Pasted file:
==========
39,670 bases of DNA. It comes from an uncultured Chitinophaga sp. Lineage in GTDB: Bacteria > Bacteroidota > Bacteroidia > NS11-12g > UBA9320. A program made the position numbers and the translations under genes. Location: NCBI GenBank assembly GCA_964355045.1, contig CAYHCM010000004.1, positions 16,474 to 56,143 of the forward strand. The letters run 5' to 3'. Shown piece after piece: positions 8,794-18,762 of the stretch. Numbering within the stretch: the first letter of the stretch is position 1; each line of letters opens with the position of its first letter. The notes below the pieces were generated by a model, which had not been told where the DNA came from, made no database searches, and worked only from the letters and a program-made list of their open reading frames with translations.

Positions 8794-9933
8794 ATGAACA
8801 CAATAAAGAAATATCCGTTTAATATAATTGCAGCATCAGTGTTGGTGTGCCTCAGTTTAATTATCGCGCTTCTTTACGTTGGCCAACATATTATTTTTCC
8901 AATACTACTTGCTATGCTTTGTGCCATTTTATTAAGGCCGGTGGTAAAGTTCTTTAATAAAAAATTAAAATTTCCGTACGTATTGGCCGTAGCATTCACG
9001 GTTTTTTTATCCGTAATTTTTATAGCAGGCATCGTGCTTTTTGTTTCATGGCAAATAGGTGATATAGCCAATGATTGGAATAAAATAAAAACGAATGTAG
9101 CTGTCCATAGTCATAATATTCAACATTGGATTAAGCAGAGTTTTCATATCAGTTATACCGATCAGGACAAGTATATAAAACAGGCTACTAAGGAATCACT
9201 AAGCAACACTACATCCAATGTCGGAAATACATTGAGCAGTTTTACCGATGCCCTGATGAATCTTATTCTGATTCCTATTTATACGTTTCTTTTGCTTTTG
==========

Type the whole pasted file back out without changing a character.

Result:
39,670 bases of DNA. It comes from an uncultured Chitinophaga sp. Lineage in GTDB: Bacteria > Bacteroidota > Bacteroidia > NS11-12g > UBA9320. A program made the position numbers and the translations under genes. Location: NCBI GenBank assembly GCA_964355045.1, contig CAYHCM010000004.1, positions 16,474 to 56,143 of the forward strand. The letters run 5' to 3'. Shown piece after piece: positions 8,794-18,762 of the stretch. Numbering within the stretch: the first letter of the stretch is position 1; each line of letters opens with the position of its first letter. The notes below the pieces were generated by a model, which had not been told where the DNA came from, made no database searches, and worked only from the letters and a program-made list of their open reading frames with translations.

Positions 8794-9933
8794 ATGAACA
8801 CAATAAAGAAATATCCGTTTAATATAATTGCAGCATCAGTGTTGGTGTGCCTCAGTTTAATTATCGCGCTTCTTTACGTTGGCCAACATATTATTTTTCC
8901 AATACTACTTGCTATGCTTTGTGCCATTTTATTAAGGCCGGTGGTAAAGTTCTTTAATAAAAAATTAAAATTTCCGTACGTATTGGCCGTAGCATTCACG
9001 GTTTTTTTATCCGTAATTTTTATAGCAGGCATCGTGCTTTTTGTTTCATGGCAAATAGGTGATATAGCCAATGATTGGAATAAAATAAAAACGAATGTAG
9101 CTGTCCATAGTCATAATATTCAACATTGGATTAAGCAGAGTTTTCATATCAGTTATACCGATCAGGACAAGTATATAAAACAGGCTACTAAGGAATCACT
9201 AAGCAACACTACATCCAATGTCGGAAATACATTGAGCAGTTTTACCGATGCCCTGATGAATCTTATTCTGATTCCTATTTATACGTTTCTTTTGCTTTTG